When you woke up on Thursday, the Eagles had the worst group of wide receivers in the league. Before you sat down for dinner, they had a solid one. Alshon Jeffery is a clear cut #1 receiver, and Torrey Smith should be a legitimate every down deep threat. The trickle down effect of these signings should give Jordan Matthews more space to operate in the slot, and also help out Zach Ertz.
It will take some time for Carson Wentz and his new receivers to really gel, but the Eagles’ passing offense won’t be chained to the floor by talent like it was in 2016. But they can’t think their work is done. They need to look no further than last season to see how quickly plans go awry.
The Eagles were right to sit out 2016’s free agency wide receiver traveling carnival carousel, loosely bolted together with Marvin Jones and Mohamed Sanu getting a combined $34 million guaranteed for second-tier receiver production on their better days. The decision to buy cheaply in bulk with Rueben Randle, Chris Givens, T.J. Graham, Dorial Green-Beckham, Paul Turner and Bryce Treggs was fine in theory. If just one worked out, whether it be the deep threat of Givens, Graham or Treggs, the size of Green-Beckham or Randle, or Paul Turner’s hands, then Carson Wentz would have someone useful to throw to besides Matthews, Ertz and Darren Sproles. Any progress by Nelson Agholor or Josh Huff would be an additional boost. But of course none of it worked out, and as the season progressed the lack of depth only made matters worse.
And make no mistake, both Jeffery and Smith were available to the Eagles in part because of their unreliability. Jeffery is one failed test away from a ten game suspension, which as Lane Johnson can attest to can happen even when taking “approved” supplements. After averaging 53 receptions a season in Baltimore, Smith totaled 53 receptions in his two years in San Francisco. He says he still has his wheels, and the 49ers dreadful QB situation certainly shoulders much blame for his lack of production, but even Jeremy Kerley was able to catch 64 passes in 2016 to Smith’s 20.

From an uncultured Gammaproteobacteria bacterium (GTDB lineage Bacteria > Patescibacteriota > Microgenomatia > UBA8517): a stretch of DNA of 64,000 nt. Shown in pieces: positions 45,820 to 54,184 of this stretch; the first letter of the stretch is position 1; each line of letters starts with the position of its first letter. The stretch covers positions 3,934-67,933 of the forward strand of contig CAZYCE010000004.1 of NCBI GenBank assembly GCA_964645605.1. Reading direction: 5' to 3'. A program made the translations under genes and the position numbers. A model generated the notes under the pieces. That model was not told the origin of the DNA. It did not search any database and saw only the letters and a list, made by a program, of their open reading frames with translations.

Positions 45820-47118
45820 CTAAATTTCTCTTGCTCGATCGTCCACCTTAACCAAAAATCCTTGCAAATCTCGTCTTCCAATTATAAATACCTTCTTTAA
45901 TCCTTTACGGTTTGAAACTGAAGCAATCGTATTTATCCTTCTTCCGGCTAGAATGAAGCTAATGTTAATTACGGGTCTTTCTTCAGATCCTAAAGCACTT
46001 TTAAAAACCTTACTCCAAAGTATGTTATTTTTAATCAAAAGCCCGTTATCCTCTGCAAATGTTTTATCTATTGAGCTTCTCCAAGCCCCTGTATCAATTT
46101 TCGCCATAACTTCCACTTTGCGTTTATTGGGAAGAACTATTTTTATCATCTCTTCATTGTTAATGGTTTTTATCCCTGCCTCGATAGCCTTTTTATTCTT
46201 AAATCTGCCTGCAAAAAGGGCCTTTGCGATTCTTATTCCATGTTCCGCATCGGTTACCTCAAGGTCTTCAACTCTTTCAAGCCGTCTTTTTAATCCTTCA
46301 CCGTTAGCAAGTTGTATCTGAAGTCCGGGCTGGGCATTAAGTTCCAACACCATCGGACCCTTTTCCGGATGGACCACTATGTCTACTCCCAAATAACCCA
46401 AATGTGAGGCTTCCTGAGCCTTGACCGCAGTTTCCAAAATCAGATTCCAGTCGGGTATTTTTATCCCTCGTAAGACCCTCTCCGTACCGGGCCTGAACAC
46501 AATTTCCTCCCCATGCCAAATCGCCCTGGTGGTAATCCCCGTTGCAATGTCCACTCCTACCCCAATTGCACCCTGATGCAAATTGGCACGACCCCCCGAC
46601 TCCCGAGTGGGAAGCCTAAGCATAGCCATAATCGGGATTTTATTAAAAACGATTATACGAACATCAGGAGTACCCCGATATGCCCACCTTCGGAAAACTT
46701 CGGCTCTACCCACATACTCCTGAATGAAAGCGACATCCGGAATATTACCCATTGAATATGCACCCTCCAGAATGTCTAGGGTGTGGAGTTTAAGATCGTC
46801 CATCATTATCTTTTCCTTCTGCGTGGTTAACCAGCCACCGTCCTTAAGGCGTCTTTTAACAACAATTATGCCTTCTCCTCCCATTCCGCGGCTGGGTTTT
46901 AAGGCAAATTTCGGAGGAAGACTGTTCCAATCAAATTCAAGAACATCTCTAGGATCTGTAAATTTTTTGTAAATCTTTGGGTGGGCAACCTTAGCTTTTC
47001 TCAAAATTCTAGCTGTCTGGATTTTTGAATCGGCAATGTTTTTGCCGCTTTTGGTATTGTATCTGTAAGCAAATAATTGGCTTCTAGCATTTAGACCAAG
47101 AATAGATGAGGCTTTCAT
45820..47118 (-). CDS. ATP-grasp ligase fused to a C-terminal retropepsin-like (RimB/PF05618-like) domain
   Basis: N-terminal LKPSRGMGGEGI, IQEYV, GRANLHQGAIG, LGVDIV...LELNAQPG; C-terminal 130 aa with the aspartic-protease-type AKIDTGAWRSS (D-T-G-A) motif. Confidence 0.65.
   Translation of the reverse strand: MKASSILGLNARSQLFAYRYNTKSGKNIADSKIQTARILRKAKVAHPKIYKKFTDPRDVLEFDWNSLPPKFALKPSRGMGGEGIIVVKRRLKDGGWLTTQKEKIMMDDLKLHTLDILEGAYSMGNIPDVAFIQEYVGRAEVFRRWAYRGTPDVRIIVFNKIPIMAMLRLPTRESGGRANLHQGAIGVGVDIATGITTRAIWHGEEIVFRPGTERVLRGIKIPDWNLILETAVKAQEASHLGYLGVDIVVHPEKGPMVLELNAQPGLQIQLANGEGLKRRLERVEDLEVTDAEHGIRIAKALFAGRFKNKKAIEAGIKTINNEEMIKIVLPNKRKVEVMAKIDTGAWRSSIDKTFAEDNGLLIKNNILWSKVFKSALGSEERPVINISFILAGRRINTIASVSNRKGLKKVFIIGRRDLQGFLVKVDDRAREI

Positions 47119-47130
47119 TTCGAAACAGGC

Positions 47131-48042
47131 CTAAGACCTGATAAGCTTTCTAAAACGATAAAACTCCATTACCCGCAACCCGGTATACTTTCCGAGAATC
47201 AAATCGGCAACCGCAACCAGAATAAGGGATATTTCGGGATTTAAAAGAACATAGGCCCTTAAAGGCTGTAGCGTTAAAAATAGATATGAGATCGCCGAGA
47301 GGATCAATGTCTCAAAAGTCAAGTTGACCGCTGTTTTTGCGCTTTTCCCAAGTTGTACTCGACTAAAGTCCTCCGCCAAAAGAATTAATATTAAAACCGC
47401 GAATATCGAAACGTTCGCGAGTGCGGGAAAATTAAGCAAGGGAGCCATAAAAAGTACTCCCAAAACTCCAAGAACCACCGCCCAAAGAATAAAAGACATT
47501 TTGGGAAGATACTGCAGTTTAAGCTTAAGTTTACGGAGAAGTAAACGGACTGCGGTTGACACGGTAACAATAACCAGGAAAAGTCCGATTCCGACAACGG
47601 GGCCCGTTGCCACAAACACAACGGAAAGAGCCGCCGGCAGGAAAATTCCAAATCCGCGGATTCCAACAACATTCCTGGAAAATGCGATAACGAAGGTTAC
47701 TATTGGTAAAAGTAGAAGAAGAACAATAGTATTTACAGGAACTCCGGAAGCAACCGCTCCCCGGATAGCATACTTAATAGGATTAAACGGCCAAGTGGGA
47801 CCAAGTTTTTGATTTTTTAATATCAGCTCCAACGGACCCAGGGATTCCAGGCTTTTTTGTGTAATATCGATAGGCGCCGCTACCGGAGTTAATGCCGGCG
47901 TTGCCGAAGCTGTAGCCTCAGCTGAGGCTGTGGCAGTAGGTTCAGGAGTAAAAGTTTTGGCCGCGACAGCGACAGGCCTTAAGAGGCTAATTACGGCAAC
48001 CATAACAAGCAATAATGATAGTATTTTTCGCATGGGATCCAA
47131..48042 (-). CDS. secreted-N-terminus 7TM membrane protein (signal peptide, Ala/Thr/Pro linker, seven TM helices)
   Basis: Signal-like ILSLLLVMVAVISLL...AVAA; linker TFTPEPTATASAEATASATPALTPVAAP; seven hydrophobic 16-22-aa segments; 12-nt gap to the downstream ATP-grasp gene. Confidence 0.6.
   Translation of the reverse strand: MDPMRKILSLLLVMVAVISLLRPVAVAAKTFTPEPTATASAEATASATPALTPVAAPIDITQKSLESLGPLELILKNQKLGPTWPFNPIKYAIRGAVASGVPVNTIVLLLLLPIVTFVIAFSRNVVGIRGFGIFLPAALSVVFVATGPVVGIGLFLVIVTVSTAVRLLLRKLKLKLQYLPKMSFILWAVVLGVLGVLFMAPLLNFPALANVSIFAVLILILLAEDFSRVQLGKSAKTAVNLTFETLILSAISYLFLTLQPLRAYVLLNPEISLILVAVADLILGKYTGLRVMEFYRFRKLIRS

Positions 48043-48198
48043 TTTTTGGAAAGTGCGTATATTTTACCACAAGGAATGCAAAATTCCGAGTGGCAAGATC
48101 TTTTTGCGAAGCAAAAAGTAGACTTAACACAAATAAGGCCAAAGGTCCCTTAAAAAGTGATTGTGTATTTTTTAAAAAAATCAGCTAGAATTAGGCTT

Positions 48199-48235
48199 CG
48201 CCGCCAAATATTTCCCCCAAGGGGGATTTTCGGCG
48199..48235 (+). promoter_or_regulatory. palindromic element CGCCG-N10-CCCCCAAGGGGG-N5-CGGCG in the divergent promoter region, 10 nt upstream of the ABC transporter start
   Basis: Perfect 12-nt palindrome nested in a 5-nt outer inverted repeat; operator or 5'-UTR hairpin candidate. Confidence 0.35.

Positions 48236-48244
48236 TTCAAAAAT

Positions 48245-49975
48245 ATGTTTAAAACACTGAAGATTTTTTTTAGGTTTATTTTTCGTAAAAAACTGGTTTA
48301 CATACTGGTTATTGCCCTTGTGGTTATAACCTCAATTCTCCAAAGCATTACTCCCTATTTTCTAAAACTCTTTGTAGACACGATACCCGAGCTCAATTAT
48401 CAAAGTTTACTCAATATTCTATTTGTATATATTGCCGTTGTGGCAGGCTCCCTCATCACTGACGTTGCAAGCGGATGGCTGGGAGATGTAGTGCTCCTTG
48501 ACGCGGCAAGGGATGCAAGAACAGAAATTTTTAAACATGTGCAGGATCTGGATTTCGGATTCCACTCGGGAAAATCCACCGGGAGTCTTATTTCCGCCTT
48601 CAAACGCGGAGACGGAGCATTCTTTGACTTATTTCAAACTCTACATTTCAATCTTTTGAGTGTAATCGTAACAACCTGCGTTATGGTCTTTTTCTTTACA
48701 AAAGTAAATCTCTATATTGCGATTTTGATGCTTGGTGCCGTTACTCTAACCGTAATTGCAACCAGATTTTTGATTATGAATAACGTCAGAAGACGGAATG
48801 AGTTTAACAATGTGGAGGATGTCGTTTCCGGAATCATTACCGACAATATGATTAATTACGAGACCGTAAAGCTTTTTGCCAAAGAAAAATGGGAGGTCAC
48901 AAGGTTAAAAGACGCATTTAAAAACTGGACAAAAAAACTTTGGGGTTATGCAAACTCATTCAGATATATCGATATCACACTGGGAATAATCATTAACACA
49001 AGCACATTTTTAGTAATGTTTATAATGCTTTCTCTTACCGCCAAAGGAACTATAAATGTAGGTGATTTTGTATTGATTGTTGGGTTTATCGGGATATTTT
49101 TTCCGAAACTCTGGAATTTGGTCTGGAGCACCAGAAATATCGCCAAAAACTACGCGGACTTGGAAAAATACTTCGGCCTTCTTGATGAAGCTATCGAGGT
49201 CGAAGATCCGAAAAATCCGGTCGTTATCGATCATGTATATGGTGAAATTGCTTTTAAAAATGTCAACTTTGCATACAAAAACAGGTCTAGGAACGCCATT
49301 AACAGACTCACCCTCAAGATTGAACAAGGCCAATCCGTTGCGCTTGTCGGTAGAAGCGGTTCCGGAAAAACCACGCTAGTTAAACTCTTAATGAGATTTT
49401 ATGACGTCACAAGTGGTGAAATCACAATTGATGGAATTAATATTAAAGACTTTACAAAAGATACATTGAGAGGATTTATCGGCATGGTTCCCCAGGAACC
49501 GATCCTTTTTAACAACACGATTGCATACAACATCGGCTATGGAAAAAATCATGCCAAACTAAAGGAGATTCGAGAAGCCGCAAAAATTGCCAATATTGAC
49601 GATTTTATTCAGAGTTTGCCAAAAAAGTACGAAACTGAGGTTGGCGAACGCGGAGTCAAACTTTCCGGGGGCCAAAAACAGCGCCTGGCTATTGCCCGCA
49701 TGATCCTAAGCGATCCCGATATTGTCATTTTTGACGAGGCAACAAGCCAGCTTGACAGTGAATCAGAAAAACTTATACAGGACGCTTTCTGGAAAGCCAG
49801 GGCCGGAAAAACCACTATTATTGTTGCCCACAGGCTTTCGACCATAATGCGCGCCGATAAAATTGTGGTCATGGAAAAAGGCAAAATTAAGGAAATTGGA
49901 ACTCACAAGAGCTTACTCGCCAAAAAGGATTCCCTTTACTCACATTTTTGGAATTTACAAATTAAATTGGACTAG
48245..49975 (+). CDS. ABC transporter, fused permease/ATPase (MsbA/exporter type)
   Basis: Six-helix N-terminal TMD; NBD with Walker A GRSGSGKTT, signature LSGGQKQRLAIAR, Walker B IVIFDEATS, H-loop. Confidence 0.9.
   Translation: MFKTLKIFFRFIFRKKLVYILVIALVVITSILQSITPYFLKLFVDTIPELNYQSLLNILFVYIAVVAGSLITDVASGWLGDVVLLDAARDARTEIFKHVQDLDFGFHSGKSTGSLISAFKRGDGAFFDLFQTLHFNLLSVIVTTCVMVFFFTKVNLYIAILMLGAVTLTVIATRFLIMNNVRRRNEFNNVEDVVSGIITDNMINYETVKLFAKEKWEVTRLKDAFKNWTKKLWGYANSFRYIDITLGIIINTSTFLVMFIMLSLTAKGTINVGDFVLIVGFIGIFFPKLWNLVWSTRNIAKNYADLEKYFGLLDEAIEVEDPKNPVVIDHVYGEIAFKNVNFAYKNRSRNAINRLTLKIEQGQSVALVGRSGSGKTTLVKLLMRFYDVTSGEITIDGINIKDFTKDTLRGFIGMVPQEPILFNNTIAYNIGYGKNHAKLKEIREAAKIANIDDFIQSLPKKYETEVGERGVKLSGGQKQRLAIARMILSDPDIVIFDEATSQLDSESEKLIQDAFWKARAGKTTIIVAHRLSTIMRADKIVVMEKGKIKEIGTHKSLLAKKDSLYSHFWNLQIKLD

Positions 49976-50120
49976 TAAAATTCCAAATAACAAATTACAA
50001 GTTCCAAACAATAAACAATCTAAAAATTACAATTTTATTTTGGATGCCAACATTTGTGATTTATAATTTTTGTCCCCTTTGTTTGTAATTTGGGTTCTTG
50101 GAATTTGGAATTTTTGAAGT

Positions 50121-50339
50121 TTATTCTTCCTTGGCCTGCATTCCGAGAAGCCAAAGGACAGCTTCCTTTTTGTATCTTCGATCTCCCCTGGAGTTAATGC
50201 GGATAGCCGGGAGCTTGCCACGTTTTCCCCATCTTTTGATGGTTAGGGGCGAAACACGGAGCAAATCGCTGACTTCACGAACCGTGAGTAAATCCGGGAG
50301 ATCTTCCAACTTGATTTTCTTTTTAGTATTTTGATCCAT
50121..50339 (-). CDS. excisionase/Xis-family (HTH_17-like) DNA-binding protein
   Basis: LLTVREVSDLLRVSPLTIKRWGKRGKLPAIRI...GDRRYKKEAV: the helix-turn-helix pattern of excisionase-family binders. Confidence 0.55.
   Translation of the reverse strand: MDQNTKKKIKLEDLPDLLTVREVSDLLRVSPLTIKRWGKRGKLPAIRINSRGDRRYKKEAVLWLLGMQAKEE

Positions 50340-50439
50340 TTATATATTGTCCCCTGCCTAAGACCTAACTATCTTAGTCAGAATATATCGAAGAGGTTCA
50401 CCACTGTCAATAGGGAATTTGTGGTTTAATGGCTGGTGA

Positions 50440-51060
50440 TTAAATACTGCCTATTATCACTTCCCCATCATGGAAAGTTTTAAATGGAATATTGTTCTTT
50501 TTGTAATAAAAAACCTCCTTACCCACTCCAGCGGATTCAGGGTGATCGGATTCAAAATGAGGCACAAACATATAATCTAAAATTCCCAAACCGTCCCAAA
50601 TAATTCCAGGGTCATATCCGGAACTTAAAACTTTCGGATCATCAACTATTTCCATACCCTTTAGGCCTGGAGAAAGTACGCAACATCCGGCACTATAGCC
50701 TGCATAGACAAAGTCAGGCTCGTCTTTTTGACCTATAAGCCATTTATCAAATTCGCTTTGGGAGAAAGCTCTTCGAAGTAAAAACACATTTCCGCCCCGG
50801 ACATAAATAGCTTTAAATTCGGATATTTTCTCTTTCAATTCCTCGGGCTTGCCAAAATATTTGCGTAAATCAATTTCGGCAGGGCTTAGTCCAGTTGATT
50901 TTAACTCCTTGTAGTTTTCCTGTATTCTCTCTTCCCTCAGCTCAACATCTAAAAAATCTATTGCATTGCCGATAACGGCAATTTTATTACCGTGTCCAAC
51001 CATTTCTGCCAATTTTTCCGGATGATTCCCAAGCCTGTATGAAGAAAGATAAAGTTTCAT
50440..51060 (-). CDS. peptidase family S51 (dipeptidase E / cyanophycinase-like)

And there’s always the threat of injuries in football. Jeffery and Smith have good injury histories with just one each, but then Jordan Matthews had a stellar one: he went six straight years in college and pros without missing a game prior to 2016. Then he missed two and hobbled through three more, making a bad situation even worse.
The Eagles should, and at this point are nearly forced to, go heavy in the draft on defense. They should walk away with two corners in a tremendously deep class, and depth at linebacker, defensive end and defensive tackle is needed. But they need to spend a pick on a wide receiver or run the risk of repeating their past mistakes. After taking Lane Johnson 4th overall in 2013, the Eagles went 21 picks before drafting another offensive lineman, filling the gaps with veterans, which they’re still doing. Bypassing wide receiver in the draft would see them go at least 21 picks (assuming they make the 8 draft picks they are scheduled to make) without taking a wide receiver since Nelson Agholor. With Jeffery, Smith and Matthews not guaranteed to be on the roster in 2018, and Agholor and Green-Beckham in need of a total career turnaround to stay on even past August, they could be right back to square one this time next year.
They don’t need to draft one in the 1st round, though the depth at cornerback means they could afford to take a receiver at 14 and still get a good a corner prospect in the 2nd. There’s enough solid prospects in the draft in the 2nd through 4th rounds to give the Eagles depth.
On Friday, Joe Douglas said “You don't want to have three receivers that do exactly the same thing… I think it's very important that each of these guys bring in their own individual skill set.” He’s right, because unless you can somehow get a lineup of three All-Pro receivers, you’re going to have a group of imperfect pass catchers who don’t compensate for the other’s deficiencies.
Assuming Torrey Smith is much closer to the player he was in Baltimore than the player he was in San Francisco, it just takes one hamstring pull for the defenses to sit on everyone but Alshon Jeffery. It takes one rolled ankle or one failed test for Carson Wentz to lose the huge red zone target of Jeffery. Having say, the speed of a guy like Taywan Taylor or the jump ball abilities of someone like Isaiah Ford, just to name a couple, could help the Eagles in 2017 and beyond.
Three’s company, but two’s a crowd the Eagles could use.